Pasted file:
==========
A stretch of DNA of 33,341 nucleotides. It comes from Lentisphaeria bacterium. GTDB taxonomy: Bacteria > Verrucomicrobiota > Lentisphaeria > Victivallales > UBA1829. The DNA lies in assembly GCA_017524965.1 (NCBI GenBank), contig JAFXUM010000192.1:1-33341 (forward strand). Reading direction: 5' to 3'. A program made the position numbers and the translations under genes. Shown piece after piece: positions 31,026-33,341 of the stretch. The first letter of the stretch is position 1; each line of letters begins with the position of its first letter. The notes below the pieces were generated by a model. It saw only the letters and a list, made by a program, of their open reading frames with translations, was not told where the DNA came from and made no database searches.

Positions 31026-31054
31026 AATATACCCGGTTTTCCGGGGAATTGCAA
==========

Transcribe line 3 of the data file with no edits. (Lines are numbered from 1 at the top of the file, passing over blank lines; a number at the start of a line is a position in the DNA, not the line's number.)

31026 AATATACCCGGTTTTCCGGGGAATTGCAA